Among the more popular Aptitude Tests for generalist roles in business, management, retail, and consultancy companies, Spatial Reasoning Tests are a type of assessment that takes things a step further beyond a Logical Reasoning Test. They are created to measure the skills and attributes of candidates applying for more technical roles like design, architecture, or engineering. So what exactly are Spatial Reasoning Tests? What do they entail, and why are they used?
It assesses one’s logical thinking and visual intelligence by posing challenges in visualizing and mentally manipulating both two and three-dimensional images. Using shapes, forms, and colors, as the name suggests, they measure test takers’ ability to imagine objects in space without needing words or numbers; thus, they are reasonably consistent as an online assessment for jobs at various locations of a global company.
What Spatial Reasoning Tests entail
They often come in multiple-choice formats. Test takers choose the best-suited answer to each question, with some newer test platforms, allowing interaction. This way, an individual can come up with a solution themselves rather than choosing from given ones; they can be difficult, mainly for those who have not encountered this type of test before. Some common topics are Unfolded Shapes, Similar Shapes, Rotated Views, and Mirror Images, and while this test differentiates itself from a Logical Reasoning Test, which focuses more on patterns and sets of rules, questions about Sequencing are not excluded either. With the limited given information, your job is generally to view and visualize, assemble and disassemble objects from different angles to come up with a correct response.
How things work
Spatial Reasoning Tests come in all shapes and sizes, at different levels of difficulties, depending on an employer’s requirements and their choice of test publisher. Most of them are timed, and on average, you will get less than two minutes for each question. However, since assessment is not based on a fixed passing score but is to pick out a limited number of top performers, it is recommended that applicants get competitive and follow the one-minute-per-question rule. This type can be long and intense; therefore, practicing regularly and covering a wide range of topics can give you a solid head start. And of course, ensure you are at your best mentally and physically every time, as this often forgotten factor does play a huge part in boosting your performance.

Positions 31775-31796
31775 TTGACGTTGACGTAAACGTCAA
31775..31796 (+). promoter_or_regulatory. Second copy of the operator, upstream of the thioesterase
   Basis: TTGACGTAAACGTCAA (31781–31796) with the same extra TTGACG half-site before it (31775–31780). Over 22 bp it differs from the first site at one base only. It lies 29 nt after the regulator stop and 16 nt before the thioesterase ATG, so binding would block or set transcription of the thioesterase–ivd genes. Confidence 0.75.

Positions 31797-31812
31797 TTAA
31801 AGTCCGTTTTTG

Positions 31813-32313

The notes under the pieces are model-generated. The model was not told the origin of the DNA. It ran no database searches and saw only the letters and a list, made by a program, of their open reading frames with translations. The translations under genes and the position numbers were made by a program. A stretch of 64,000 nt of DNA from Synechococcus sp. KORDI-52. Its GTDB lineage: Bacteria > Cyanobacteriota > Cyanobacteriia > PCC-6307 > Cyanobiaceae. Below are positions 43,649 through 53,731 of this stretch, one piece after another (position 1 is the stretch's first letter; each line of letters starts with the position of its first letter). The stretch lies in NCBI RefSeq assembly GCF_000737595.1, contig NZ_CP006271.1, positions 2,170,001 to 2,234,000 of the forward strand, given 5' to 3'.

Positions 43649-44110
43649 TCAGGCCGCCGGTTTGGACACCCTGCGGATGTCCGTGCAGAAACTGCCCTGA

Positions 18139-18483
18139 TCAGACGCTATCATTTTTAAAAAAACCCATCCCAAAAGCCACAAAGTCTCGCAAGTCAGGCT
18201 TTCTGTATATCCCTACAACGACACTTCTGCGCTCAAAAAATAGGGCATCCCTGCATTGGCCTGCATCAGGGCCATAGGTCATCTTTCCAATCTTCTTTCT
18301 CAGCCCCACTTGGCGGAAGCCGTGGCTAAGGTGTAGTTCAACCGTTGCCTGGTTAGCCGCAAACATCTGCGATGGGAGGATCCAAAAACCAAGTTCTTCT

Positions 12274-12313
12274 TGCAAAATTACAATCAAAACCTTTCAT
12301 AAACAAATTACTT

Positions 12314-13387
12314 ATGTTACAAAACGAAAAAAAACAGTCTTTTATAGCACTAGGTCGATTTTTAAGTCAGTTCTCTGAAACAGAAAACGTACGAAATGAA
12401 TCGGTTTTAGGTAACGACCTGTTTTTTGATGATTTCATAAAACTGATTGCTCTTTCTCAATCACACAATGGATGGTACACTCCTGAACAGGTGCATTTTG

Why Spatial Reasoning Tests are used
Due to their slightly more complicated, technical and comprehensive nature, in comparison to Inductive Reasoning Tests, Deductive Reasoning Tests or Abstract Reasoning Tests, this type of assessment is made to scout for capable designers (especially in the fields of products, interior or environmental design), architects or engineers, regardless of their experiences. However, besides measuring visual and spatial intelligence, some business-related roles which require creative problem solving and an eye for detail also use a shorter, more condensed version of these tests. Other reasons why Spatial Reasoning Tests are utilized can vary. As a job applicant, you can start by researching your employer, industry, and job function as well as seeking out additional resources to have a better idea of the purpose of the test. You can visit Practice Aptitude Tests to give yourself plenty of preparation time.
The tests do not evaluate what each person knows or what that person knows how to do. Instead, they measure the potential of a person.
So the important thing here is not to consider whether or not the examinee passes a psycho-technical test.